The Tasting Panel magazine

October 2016

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Page 61 of 108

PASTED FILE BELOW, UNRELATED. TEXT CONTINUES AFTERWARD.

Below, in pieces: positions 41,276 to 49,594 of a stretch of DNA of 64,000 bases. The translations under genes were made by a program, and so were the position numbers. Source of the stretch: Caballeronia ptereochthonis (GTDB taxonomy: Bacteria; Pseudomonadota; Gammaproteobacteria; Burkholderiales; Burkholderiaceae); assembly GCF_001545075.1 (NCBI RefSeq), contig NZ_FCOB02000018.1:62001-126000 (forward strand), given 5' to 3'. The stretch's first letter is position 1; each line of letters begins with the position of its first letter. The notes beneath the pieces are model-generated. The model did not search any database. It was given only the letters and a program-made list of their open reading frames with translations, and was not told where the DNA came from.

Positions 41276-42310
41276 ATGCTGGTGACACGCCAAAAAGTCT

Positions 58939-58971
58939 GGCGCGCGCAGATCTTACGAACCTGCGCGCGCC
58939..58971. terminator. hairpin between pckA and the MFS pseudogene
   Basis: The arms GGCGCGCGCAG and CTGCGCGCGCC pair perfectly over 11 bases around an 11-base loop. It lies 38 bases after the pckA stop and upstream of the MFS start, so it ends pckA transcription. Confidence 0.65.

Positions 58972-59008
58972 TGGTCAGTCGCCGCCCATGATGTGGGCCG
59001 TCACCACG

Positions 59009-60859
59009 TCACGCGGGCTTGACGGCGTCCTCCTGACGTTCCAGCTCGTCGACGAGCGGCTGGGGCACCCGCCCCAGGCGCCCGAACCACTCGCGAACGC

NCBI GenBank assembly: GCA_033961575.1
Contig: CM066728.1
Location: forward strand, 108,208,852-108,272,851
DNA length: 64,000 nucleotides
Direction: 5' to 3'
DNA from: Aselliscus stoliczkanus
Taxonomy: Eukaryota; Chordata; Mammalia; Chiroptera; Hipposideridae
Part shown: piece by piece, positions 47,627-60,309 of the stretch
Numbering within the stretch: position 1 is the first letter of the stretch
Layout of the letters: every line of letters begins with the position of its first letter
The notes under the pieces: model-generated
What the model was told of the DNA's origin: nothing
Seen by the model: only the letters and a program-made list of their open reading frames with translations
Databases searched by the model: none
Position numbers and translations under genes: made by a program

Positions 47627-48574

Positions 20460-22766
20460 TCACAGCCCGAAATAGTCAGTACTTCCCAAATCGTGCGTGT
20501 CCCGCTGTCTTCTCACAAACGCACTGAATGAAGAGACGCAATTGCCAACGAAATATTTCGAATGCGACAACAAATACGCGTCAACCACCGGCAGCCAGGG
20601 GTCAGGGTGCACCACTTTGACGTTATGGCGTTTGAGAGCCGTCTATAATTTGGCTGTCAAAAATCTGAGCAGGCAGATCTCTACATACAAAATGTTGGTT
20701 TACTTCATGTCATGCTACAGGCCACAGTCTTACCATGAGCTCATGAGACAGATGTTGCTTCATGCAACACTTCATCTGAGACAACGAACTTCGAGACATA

october 2016  /  the tasting panel  /  61 "It's a really cool experience to do this in the open," he says, referring to moonshine-making's secreted past. But since 2010, it's been thoroughly on the up and up in the Holler of Gatlinburg, Tennessee—ironically, now the most visited distillery in the world, with two-and-a-half million guests annually and counting. "It makes me feel good because we're paying back our heritage with a distillery where all the people can see what we're doing and smell the smells." King would know, as would Joe Baker, the man who co-founded the company with two college buddies, Cory Cottongim and Tony Breeden (who, along with Baker, were also fellow criminal defense attorneys, ironically). The Kings and Bakers have been moonshining in this part of Appalachia for generations, learning the passed-down skill that's kept the stills running since Scottish and Irish families settled in this area. But while you'll hear that Ole Smoky's recipe is based on a 100-year-old family keepsake, King knows it's not necessarily about measurements jotted on a frayed, yellowing piece of paper. "There's no exact recipe of moonshine—the recipe is the guy running the still, knowing when to make a heads cut, a tails cut and what alcohol to collect." Today, King does that via a trio of pot stills custom-crafted to his and Baker's specifications—that is, as close to the kind of stills the mutual families grew up using. Moonshining has often been a craft performed in the wee hours when fewer eyes were open to bear witness to the process, as a way to support a family and avert the high taxes upon it. "The thing about moonshine is it was made to be an untaxed spirit that you made money on. You think back to my grandfather or Joe's grandparents making moonshine and a bushel of corn would cost you 50 cents. As a farmer growing corn, do you want to sell that bushel to make 50 cents or turn it into moonshine and make $200? Moonshine was a way for people to make extra money and feed their families." In late 2009, Tennessee changed its laws, allowing cities and counties to vote as to whether distilleries should be allowed in their midst. Gatlinburg voted in. Joe was still a practicing attorney at the time and closely watched the laws change; when they did, he and his partners jumped at the opportunity to apply for a distillery license, the first in East Tennessee. In 2010, Baker tapped King to manage the distilling, and he has been the man behind the craft of Ole Smoky Moonshine ever since. If the notion that he could do this legally for a living wasn't enough to get his head around, the lightening-fast growth of Ole Smoky certainly added to the surprise turn his life would take; he quickly became the Master Distiller of the most successful new distillery to come out of the Volunteer State. They've grown from a smattering of employees to over 300 in six years. A multitude of traditional (Apple Pie, Peach) and less-traditional (Mountain Java, Pineapple) flavors of the moonshine have launched as well, as the kick-off of a barrel-aged whiskey line earlier this year. And not only has Ole Smoky found its way far and beyond the Holler into all 50 states, it's also found its way around the world. It's a little mind-boggling, certainly, for King to step back and look at how far they've come in such a short period of time with the secreted spirit that was part and parcel to the fabric of generations of Appalachian families, like the Kings and the Bakers. "When you grow up in east Tennessee and around the Smoky Mountains, moonshine is just normal to see growing up. It's not like, oh, hide the moonshine! It's just a normal part of day to day life. I don't remember it not being around." Now, no one else has to, either. In the past six years, Ole Smoky has launched a multitude of flavors. PHOTO: VAN GALLIK PHOTO: VAN GALLIK

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